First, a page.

Ginsburg: Court Opening Coming 'Soon'
By Robert Barnes
Justice Ruth Bader Ginsburg told law students in Boston Friday that there might be an opening on the Supreme Court "soon," but did not indicate when it might come nor who might be leaving.
Ginsburg was answering questions from students at New England School of Law when she said that the nine justices only take pictures together when a new member is added, according to an Associated Press report. "We haven't had any of those for some time, but surely we will soon," Ginsburg said, according to the report.
She did not take questions from reporters at the event, so it was unclear whether Ginsburg had specific knowledge or was simply acknowledging the aging of the court.
Ginsburg, who turns 76 on Sunday, has said recently that she has no plans to leave. She was diagnosed with pancreatic cancer last month, but her doctors said the cancer was detected early and had not spread beyond the tiny tumor they removed, along with her spleen. Ginsburg was on the bench less than three weeks later without missing a court session, and has had an active schedule since then.
She has specifically mentioned as a role model on the court the tenure of Justice Louis Brandeis, who, like Ginsburg, was appointed to the court when he was 60. He served until he was 82.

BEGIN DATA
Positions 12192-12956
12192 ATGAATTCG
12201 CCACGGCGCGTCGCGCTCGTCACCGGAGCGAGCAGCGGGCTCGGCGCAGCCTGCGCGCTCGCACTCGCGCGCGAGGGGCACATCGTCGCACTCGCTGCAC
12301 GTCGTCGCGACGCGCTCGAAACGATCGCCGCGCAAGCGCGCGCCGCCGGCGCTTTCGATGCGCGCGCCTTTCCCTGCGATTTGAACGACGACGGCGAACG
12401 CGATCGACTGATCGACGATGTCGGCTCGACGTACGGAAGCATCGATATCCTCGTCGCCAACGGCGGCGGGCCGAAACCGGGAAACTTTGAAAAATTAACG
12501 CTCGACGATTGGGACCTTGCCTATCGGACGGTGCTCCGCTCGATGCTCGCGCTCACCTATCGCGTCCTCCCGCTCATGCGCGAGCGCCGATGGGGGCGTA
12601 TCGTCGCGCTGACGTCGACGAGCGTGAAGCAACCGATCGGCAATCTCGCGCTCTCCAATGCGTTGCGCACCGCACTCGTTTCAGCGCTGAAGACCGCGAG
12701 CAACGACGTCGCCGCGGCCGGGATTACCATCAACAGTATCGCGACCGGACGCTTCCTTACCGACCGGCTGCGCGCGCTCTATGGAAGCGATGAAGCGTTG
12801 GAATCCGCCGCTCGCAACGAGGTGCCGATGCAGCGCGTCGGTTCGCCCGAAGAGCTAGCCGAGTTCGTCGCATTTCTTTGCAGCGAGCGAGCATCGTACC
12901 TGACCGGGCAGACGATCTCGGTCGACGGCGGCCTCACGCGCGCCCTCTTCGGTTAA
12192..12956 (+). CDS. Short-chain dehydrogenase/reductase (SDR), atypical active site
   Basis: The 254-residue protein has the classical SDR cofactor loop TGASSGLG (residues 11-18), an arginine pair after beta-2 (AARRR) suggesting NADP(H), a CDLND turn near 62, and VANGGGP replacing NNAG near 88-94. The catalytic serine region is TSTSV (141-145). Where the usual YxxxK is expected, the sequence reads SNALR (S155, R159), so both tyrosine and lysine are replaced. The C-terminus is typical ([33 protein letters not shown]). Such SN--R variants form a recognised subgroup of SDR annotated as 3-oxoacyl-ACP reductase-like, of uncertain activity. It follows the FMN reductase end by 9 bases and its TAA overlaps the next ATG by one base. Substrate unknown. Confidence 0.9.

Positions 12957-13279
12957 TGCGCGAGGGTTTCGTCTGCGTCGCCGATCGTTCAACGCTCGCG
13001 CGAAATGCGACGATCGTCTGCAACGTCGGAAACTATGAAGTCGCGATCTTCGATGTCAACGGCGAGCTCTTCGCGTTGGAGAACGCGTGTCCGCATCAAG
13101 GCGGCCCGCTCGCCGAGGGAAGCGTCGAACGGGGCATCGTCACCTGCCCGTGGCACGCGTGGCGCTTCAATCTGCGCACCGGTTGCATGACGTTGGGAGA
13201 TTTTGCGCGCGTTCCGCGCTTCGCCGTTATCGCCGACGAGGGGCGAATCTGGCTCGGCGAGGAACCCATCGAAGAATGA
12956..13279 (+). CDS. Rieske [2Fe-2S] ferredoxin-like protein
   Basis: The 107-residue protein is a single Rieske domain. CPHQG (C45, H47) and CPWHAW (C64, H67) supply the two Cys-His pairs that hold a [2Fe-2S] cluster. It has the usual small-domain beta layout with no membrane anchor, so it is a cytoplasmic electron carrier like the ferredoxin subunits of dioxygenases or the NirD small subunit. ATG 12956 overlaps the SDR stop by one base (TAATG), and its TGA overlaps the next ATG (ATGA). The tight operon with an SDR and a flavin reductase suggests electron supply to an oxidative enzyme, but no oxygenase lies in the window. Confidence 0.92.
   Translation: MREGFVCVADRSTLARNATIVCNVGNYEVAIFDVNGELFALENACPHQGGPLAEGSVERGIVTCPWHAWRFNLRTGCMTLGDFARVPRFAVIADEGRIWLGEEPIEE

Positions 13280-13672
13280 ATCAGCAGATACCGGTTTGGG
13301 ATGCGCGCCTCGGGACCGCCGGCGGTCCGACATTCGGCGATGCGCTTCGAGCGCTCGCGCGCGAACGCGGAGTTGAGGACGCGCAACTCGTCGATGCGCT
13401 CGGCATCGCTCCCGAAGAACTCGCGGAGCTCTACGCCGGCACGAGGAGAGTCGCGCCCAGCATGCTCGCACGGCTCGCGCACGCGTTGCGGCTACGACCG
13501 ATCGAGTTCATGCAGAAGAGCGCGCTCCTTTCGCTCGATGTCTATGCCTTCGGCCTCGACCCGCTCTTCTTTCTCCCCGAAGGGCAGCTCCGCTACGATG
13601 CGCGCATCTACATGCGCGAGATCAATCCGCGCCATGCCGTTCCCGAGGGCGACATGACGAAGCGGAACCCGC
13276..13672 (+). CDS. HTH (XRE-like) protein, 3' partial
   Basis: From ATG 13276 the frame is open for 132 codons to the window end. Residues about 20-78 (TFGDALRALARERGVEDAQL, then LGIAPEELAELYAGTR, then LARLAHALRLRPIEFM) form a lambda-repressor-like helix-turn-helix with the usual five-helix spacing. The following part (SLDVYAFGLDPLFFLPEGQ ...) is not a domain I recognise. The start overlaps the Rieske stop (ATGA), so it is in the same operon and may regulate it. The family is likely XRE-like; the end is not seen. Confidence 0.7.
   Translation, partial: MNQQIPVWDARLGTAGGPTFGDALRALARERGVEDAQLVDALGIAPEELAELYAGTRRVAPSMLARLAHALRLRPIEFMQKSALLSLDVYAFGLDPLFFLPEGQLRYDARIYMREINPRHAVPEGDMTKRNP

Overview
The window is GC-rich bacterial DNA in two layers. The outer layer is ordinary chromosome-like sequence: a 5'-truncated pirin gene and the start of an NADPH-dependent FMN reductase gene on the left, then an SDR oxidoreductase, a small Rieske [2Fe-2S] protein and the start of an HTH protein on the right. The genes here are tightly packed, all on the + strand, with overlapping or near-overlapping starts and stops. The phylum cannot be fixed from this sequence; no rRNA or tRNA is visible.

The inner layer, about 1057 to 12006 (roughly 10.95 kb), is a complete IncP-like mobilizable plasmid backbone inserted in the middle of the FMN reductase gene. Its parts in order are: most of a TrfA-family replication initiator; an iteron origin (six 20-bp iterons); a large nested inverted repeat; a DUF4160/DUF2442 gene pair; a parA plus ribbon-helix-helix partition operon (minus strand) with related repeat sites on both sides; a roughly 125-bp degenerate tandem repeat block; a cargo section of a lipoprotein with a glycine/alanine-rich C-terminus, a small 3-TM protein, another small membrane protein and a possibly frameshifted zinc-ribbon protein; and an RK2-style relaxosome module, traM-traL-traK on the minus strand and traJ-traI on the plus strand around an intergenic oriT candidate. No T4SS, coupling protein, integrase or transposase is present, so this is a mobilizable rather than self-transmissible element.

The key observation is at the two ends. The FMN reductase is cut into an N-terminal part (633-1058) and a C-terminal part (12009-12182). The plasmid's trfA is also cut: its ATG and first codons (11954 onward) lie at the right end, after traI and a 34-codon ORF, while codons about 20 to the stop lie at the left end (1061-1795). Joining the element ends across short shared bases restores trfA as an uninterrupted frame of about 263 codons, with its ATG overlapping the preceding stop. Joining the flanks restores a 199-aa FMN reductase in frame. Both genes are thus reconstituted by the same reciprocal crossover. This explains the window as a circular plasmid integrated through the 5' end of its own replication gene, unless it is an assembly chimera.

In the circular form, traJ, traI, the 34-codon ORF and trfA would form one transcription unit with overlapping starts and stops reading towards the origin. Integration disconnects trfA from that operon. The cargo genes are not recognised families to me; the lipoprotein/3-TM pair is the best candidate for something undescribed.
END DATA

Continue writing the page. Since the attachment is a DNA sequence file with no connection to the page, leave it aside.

Speculation about a departure has also centered on two of Ginsburg's fellow liberals on the court, John Paul Stevens, who will turn 89 next month, and 69-year-old David H. Souter. But neither has mentioned the possibility.
Souter alone among the justices apparently has not hired clerks for the next term. On the other hand, he is usually the last to make hires, and normally chooses clerks in late spring for the term that begins in October.
Souter made a rare public address to the American Academy of Arts and Sciences earlier this week, but did not mention his future on the court.
Souter prefers his home in New Hampshire to life in Washington, which Ginsburg alluded to in her remarks to the law students. She said Souter recently escorted her to the opera, in place of her ailing husband.
"He never goes out, so people were amazed to see him," Ginsburg said, according to the Boston Globe.
Ginsburg, who survived colon cancer 10 years ago, said advice from fellow cancer survivor and retired Justice Sandra Day O'Connor on when to schedule chemotherapy has helped her keep up with the court's pace, the AP reported.
"She said when you're up to chemotherapy, you do it on Friday, Friday afternoon. You'll get over it over the weekend and you'll be able to come to the court on Monday," said Ginsburg, who added O'Connor returned to work nine days after being treated for breast cancer. "So I've been following her advice meticulously."
Web Politics Editor
March 13, 2009; 5:03 PM ET
Categories: The Courts
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